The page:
August 06, 2009

The Jersey (and Delaware) Boys of Summer

I just spent a few days driving up the mid-Atlantic shore from Assateague Island, Maryland to Atlantic City, New Jersey, following the coastal road -- bits of US 1 and other oceanside stretches with names like Coastal Highway, Ocean Boulevard and Atlantic Avenue. I cut some driving miles out of the trip by taking a ferry across Delaware Bay from Lewes, Delaware to Cape May, New Jersey.

I stopped at as many beaches as I could stand on my way north and invariably found fit, attentive lifeguards scanning the water for wayward swimmers.

A lifeguard's job may look easy -- sitting in the sun on a beautiful beach, girls, bikinis, tanned muscles -- but when a rescue situation arises, these people deliver the goods.

In every town I visited, from the gorgeous Delaware resorts of Bethany Beach and Rehoboth Beach to New Jersey's Stone Harbor, Avalon and the Wildwoods, next to most of the lifeguard stations sat large, wooden rowboats with the town's name painted in capital letters on the sides. The boats -- lifeboats -- sat on wheels so the guards could maneuver them quickly into the water in an emergency.

The boats I saw sat picturesque and quiet. Until Atlantic City.

As I stood on the Atlantic City boardwalk I watched two pairs of lifeguards jump from their stations and launch two lifeboats into the roaring, riptide-ribboned surf. Two kids were in peril in six-foot-high waves a hundred yards farther out than anyone else. One hung to a plastic float and one was all alone in the sea. The gigantic waves crashed onto them and tossed them like toys.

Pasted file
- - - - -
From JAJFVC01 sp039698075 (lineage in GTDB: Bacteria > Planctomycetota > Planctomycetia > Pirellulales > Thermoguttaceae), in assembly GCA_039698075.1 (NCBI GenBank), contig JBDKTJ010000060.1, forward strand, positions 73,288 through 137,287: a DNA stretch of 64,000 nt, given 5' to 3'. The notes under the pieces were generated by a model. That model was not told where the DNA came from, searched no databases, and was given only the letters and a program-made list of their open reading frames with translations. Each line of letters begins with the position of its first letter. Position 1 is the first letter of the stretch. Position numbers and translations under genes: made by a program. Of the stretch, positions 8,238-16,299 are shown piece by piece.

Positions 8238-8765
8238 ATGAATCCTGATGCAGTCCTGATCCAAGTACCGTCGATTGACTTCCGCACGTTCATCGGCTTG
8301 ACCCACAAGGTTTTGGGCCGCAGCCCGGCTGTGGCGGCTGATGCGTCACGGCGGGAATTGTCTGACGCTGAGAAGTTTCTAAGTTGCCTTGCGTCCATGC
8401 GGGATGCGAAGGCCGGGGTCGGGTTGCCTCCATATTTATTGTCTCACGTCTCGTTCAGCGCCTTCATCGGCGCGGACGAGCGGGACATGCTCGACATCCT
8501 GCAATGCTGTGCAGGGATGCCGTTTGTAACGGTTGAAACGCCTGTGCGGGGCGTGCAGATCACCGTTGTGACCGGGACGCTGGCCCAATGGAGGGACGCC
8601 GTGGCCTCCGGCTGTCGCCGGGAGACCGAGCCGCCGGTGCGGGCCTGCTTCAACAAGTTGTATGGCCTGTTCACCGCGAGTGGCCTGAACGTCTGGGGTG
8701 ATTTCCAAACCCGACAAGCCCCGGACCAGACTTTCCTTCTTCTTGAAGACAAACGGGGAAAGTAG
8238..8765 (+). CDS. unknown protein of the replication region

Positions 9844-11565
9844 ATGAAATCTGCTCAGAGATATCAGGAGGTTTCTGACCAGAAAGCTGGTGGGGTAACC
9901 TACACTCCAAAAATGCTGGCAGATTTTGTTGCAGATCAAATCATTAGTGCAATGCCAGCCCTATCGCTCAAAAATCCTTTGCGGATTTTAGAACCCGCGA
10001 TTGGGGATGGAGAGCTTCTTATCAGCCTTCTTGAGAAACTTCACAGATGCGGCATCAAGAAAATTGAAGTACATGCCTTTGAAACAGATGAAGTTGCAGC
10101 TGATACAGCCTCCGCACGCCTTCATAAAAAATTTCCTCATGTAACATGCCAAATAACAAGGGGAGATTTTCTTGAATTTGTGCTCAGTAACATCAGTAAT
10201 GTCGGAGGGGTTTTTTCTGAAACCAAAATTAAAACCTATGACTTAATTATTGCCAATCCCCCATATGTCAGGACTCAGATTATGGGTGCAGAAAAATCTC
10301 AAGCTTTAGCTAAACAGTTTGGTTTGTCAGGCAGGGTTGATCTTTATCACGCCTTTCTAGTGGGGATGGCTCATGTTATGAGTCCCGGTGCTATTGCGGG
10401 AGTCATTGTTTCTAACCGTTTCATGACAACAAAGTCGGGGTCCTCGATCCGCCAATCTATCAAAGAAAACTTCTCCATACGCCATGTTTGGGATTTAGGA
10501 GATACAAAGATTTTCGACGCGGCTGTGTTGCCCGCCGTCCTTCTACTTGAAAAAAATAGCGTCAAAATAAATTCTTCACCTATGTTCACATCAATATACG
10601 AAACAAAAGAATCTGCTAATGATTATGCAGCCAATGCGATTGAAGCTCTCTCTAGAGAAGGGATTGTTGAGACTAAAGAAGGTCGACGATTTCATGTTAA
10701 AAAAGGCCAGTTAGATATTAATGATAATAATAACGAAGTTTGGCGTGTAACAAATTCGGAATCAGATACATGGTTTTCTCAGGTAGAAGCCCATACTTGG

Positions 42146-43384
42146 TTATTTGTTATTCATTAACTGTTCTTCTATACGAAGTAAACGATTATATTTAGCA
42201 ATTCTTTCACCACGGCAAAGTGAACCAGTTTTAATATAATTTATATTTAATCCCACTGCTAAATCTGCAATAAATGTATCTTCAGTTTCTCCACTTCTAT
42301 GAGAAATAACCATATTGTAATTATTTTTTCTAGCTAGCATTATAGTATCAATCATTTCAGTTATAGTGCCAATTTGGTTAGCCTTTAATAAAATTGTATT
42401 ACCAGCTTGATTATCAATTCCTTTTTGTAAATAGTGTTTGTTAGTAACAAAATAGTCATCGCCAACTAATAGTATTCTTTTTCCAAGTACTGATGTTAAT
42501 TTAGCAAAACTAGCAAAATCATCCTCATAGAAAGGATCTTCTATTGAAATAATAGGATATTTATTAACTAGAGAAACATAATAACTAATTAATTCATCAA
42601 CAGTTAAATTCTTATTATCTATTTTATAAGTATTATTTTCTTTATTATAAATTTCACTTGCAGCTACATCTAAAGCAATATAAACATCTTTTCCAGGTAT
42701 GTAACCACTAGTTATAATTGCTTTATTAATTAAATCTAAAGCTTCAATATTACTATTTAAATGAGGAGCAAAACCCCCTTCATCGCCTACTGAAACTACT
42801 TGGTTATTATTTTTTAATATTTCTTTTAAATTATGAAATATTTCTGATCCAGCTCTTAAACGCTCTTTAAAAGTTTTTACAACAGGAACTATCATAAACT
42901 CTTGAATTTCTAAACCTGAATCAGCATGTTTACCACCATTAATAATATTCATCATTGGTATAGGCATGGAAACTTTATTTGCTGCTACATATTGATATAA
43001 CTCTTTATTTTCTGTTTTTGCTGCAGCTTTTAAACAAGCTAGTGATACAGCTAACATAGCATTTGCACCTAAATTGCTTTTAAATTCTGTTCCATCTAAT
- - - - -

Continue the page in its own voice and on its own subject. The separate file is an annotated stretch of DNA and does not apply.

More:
The four guards rowed those boats against the crushing, heaving sea -- they were catapulted nearly vertical a half-dozen times, and I don't know why they didn't fall out into the ocean -- and reached the kids. They pulled one into one of the boats but couldn't get either boat close enough to the other kid because of the violent surf and the riptide that took their vigorous rowing effort and spit it out in a direction that put them farther away with each pull of the oars.

The guards in the boat that had scooped the first kid threw an orange life ring on a rope to the boy still in the water, who somehow found the will and energy to push through the sea, grab hold and latch on. He was pulled to shore behind the lifeboat, his friend shivering and shaking in the bow.

Lifeguard at an ocean beach resort. Nice gig.

Until someone's drowning. Then you kick it in and do what few people can -- go into the water and save a life. Or two. And hopefully come out with your own.